Saturday, September 08, 2012

Interview with Agnes Jayne

What inspired you to become an author?

 I’ve always written in one form or another, mostly nonfiction. When I saw that some of my friends were making a go of their fiction work, I decided to submit some of my work as well.  To my happy surprise, Crescent Moon picked up The Problem with Power, my first attempt at a paranormal novel.

Do you write in different genres?

I do. Under my given name, I publish literary fiction and poetry.

If yes which is your favorite genre to write?

I like to write paranormal novels, because they’re what I like to read.  I’m really interested in folklore and mythology, so this genre gives me a place to try my hand at that.

How did you come up with the title for your latest book?

I really struggled with it, to be honest. I wanted something catchy and memorable, and also a title that was not already on the market. The only other “Problem with Power” is a He-Man episode from the 1980s.

Is there a message in your novel that you want readers to grasp?

Question everything, especially any institution that is supposedly working for your own good.

Is the book, characters, or any scenes based on a true life experience, someone you know, or events in your own life?

The characters, the situations, and the interactions are complete fiction. I set the story in Albany, but I try not to be too specific with the landmarks.  Laurel Grove, the House, is based on a real house that I visited when I lived in Albany, though it was not the ancestral home of a family of witches and it did not have that name.

What books/authors have influenced your life? 

I have a special place in my heart for Anne Rice, who introduced me to this genre and inspired many trips to New Orleans over the years.

What book are you reading now?

Right now, I am brushing up on my British Literature. I am a community college instructor by day. I am fascinated by the mythology of ancient Britain and I think that there are a lot of wonderful tales that could be re-told here.

I am also an avid reader of all manner of folklore and herbals.

What is your current “work in progress” or upcoming projects?

My work in progress is a sequel to The Problem with Power called The Devil You Know. I feel like I’m not quite done with my characters yet.

Who is your favorite author and what is it that really strikes you about their work?

I love Neil Gaiman for his villains and Charles DeLint for his heroes.

The Problem with Power
Agnes Jayne

Genre: Paranormal
Publisher: Crescent Moon Press

ISBN: 978-1-937254-63-6

Number of pages:306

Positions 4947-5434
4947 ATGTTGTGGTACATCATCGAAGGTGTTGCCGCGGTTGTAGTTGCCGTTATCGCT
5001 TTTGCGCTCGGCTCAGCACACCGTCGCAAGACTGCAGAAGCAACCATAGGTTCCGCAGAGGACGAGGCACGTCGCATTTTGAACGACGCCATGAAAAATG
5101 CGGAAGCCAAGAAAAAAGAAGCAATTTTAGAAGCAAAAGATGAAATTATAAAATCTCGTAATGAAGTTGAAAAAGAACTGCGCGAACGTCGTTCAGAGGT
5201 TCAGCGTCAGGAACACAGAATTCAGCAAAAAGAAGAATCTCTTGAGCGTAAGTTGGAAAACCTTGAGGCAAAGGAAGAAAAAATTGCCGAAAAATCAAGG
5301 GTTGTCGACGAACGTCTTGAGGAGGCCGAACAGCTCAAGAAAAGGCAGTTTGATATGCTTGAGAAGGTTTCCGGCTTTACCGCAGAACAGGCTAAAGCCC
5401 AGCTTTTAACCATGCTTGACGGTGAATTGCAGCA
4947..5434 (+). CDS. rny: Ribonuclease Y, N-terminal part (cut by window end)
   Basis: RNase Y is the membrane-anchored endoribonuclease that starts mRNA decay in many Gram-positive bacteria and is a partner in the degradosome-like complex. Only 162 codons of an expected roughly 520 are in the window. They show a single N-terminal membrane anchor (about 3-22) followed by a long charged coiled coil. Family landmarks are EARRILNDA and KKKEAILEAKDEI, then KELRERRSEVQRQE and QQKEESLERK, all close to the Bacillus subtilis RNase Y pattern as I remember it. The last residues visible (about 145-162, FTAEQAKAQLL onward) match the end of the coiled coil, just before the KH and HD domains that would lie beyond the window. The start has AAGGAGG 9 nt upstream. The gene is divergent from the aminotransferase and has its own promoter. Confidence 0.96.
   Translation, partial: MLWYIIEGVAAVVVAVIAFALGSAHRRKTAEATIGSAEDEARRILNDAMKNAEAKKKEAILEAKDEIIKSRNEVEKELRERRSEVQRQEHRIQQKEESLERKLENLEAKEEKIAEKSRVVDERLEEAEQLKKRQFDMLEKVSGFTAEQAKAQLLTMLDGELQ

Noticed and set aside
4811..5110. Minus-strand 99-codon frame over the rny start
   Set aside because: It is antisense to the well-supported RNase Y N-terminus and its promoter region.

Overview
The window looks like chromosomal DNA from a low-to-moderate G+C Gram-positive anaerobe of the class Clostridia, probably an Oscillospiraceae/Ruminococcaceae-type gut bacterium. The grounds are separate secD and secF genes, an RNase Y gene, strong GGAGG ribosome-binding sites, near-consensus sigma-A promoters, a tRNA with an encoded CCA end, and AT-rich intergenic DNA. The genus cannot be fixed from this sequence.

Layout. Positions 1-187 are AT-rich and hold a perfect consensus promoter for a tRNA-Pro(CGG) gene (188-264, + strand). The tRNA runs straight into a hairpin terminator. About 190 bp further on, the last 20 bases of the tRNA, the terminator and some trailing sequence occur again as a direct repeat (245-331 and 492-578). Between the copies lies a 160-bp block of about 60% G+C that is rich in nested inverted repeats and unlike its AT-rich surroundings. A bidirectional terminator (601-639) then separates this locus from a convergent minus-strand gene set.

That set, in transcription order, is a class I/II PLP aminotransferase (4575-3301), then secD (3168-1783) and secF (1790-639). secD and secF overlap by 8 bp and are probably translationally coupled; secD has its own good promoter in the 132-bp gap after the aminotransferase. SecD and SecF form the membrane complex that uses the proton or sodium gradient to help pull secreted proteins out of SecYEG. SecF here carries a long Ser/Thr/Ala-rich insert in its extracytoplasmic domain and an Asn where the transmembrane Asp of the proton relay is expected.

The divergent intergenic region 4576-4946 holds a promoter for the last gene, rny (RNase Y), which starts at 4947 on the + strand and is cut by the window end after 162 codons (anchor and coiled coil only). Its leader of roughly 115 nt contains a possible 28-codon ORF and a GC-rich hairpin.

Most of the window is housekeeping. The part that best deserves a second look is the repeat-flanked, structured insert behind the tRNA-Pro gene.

Word Count:  96,000

Book Description:

Emily VonPeer hopes that she never meets the man of her dreams. For years, she's been haunted by visions of an unknown lover destined to die in her arms. When her aunt's death brings her home to her family's estate in Upstate New York, she meets Nicholas Flynn, an agent of Paladin, an enterprise dedicated to the study and eradication of demons, and the hero of her nighttime fantasies. He arrives on her doorstep seeking answers for a slew of magically-related murders tied to the VonPeer family.

Although his intentions are suspect, Emily follows Nicholas into the investigation, hoping to spare him the fate promised by her premonitions - at least, that's what she tells herself. When their exchange with a demon goes awry, Emily sustains an injury that threatens to turn her into a monster. Her transformation places her in the crosshairs of sorcerers, senators, and a seductive stranger who promises eternity.

 About the Author :

Agnes Jayne began her writing career as a reporter for her high school newspaper in a small town in Northern New York. She completed her undergraduate degree in English and Political Science from Binghamton University. Upon her graduation from Binghamton University, she won a prestigious journalism fellowship at the New York State Senate, and went on to complete a Master of Arts Degree in English at the University of Albany. Following this, she worked as a political writer, producing speeches and other government documents for state and local politicians.

These days, she splits her time between writing and teaching classes in composition and literature at a small college in Maryland. She lives high in the Blue Ridge Mountains of West Virginia with her husband, son, and a plethora of adopted pets.


Twitter: @AgnesJayne